“It no longer has to hide in the shadows,” he said. Indeed, the Unidentified Aerial Phenomenon Task Force is now obligated to make some reports public.
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Former Senate majority leader Harry Reid is quoted in the article too, but his comments are hedged. He says he believes crashes of objects of unknown origin may have occurred and recovered materials should be studied.
The Times says the program “no longer has to hide in the shadows” and that “flying saucers are real”. In other words, spaceships.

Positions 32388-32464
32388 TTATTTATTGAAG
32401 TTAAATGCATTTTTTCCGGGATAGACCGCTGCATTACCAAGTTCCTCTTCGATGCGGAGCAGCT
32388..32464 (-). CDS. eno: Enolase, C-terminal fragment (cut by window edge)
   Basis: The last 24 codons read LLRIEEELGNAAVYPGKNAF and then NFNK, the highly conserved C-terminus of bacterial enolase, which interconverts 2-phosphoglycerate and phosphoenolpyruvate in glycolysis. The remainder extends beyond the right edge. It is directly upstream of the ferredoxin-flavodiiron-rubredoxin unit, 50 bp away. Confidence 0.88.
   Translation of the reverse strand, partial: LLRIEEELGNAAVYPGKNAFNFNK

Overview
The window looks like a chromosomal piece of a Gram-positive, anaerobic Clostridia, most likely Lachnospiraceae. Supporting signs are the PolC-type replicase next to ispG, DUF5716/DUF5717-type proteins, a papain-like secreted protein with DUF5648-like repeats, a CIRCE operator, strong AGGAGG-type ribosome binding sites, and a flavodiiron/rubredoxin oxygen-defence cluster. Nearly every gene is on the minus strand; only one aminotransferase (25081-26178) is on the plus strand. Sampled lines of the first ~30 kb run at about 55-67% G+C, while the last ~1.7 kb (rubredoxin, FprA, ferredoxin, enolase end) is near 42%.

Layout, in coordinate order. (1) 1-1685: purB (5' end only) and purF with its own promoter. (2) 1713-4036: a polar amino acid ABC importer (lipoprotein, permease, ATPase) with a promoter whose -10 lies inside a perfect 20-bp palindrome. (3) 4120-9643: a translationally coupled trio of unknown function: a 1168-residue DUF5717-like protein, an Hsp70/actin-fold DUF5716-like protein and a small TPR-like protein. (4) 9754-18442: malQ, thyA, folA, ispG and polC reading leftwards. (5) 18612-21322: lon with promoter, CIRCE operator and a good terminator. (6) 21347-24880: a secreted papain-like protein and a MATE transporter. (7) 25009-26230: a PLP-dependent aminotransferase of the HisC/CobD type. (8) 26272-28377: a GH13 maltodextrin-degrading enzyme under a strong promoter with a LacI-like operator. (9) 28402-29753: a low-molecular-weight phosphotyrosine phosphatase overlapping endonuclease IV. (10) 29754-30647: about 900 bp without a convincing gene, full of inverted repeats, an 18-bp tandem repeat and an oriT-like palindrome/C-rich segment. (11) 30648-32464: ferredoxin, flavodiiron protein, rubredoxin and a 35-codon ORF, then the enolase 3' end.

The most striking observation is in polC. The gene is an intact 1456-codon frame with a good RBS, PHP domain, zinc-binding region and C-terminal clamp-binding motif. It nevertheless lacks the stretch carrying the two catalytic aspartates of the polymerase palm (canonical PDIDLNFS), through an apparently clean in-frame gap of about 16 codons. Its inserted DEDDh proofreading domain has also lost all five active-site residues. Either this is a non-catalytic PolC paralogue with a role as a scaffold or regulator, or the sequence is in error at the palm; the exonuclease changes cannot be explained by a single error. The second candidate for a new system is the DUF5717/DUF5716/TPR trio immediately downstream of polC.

According to the Times, Reid said that “he believed that crashes of objects of unknown origin may have occurred” [emphasis added] and that any recovered materials should be studied.
Davis, who once produced a report urging the federal government to research time travel through wormholes, said he has studied the materials. What he found led him to a stark conclusion: “We couldn’t make it ourselves.”
This week’s Times report says that while the program to study mysterious aerial vehicles was renamed and moved to a different part of the Pentagon, the effort remains active.